My language with parents also shifted. I would email or call with information about the concepts or skills their child was demonstrating rather than emphasizing grades. If I was pressed for a number grade, I would reply, “Devon earned 35 out of 42 points on his last assessment. I recommend that he practice prime factorization to be better prepared for the material in the next chapter.” Maybe this is mathematically sneaky, but giving a grade of 35 out of 42 de-emphasizes the undeserved stigma that may come with earning a low B.

2. Delay the grade: I first encountered this idea in Kristy Louden’s blog post on how to get students to pay more attention to teacher feedback than to grades. Louden writes, “Delay the delivery of the actual grade so student focus moves from the grade to the feedback.”

Another math teacher and I both experimented with this strategy. In our classes, we would grade tests with usual marks and brief notes, but we did not write any point deductions or a grade on the test itself. After handing back the tests, the students were asked to reflect and make corrections. As I assisted the students with their corrections, I would discuss the concepts and feedback, but never points.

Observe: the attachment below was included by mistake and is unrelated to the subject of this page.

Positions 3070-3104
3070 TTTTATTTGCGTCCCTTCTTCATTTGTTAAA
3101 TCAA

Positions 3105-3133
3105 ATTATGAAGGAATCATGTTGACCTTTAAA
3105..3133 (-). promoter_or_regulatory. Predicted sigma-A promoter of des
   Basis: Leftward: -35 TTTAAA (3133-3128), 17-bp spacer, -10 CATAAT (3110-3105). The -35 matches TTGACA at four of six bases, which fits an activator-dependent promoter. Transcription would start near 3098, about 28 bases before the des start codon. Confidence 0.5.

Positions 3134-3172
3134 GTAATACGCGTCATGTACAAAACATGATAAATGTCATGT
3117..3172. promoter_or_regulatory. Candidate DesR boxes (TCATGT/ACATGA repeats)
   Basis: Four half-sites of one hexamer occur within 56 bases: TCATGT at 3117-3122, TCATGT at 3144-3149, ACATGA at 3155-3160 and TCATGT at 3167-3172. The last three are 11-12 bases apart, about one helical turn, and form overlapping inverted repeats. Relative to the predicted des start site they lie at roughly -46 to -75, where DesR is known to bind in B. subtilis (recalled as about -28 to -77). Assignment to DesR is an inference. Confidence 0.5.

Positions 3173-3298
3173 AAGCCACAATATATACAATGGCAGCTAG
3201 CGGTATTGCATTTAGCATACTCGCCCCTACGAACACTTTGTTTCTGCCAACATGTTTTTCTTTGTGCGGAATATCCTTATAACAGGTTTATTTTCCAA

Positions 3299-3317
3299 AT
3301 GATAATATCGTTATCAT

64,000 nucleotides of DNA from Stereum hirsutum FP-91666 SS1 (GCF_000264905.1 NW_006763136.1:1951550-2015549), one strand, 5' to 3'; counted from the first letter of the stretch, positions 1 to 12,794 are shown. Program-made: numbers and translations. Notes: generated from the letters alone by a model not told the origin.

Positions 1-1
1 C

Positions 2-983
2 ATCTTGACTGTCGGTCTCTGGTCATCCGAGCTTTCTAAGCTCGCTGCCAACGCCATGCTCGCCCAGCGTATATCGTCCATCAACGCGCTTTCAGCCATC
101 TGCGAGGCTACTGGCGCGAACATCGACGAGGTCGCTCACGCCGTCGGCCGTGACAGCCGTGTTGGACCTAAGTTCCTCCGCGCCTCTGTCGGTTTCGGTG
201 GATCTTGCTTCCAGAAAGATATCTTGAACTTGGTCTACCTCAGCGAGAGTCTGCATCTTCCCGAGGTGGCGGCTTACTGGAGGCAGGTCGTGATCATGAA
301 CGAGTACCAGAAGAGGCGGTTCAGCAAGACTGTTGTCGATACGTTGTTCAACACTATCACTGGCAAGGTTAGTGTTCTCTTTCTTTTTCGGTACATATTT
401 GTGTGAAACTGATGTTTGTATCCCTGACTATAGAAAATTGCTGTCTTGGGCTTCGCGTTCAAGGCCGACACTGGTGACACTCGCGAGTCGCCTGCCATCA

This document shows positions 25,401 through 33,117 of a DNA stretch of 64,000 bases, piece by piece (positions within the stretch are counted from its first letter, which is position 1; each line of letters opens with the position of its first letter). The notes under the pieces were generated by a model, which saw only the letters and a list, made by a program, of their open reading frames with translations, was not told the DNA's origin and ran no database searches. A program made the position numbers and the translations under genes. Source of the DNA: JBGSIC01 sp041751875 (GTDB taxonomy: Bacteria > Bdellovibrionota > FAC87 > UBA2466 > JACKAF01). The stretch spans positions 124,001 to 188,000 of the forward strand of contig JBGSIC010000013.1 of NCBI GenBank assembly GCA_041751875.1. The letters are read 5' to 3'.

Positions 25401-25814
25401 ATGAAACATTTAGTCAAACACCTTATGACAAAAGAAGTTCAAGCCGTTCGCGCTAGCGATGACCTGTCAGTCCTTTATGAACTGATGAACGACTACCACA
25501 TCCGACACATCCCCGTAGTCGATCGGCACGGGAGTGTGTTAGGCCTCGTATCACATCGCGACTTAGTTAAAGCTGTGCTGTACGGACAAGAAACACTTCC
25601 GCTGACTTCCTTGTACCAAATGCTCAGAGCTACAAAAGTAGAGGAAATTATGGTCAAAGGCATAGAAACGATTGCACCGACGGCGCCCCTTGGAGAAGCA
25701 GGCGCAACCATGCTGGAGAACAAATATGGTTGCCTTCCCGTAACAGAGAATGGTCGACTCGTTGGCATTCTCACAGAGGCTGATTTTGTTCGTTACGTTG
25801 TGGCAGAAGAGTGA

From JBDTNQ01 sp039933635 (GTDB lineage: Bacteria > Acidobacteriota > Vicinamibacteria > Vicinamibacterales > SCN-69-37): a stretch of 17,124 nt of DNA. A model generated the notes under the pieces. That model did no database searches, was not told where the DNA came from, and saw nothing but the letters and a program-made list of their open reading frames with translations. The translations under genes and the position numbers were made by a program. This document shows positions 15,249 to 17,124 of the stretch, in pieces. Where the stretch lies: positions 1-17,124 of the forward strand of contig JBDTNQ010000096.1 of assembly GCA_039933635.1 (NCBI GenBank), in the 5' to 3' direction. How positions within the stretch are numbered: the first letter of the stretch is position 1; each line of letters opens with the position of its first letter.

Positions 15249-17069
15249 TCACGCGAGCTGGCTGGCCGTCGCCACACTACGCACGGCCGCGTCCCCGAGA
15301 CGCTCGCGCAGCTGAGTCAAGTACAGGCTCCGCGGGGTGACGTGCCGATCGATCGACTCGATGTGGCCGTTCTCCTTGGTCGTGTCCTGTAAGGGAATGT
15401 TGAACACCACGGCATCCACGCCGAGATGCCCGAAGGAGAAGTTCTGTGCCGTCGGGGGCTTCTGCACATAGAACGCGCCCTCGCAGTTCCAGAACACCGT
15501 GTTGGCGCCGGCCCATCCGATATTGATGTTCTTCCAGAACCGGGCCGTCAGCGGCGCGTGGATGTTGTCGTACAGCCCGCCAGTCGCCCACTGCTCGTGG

This irritated the kids at first, but over time they began to focus on their actual performance. I would conference with each student at their request a day later if they wanted to know the number grade (I still had to give grades as a school requirement.)

3. Lower the stakes: Research suggests that homework or formative assessment should never be graded for accuracy. Most teachers I know record completion grades for homework. A few years ago I stopped that. (I did keep a record of who was doing their homework for future student/parent conferences.) I emphasized that homework was a chance to practice and explore. To lower the pressure even more, I advertised to my students that their lowest quiz grade would be automatically dropped each term. This eliminated a lot of anxiety and tears.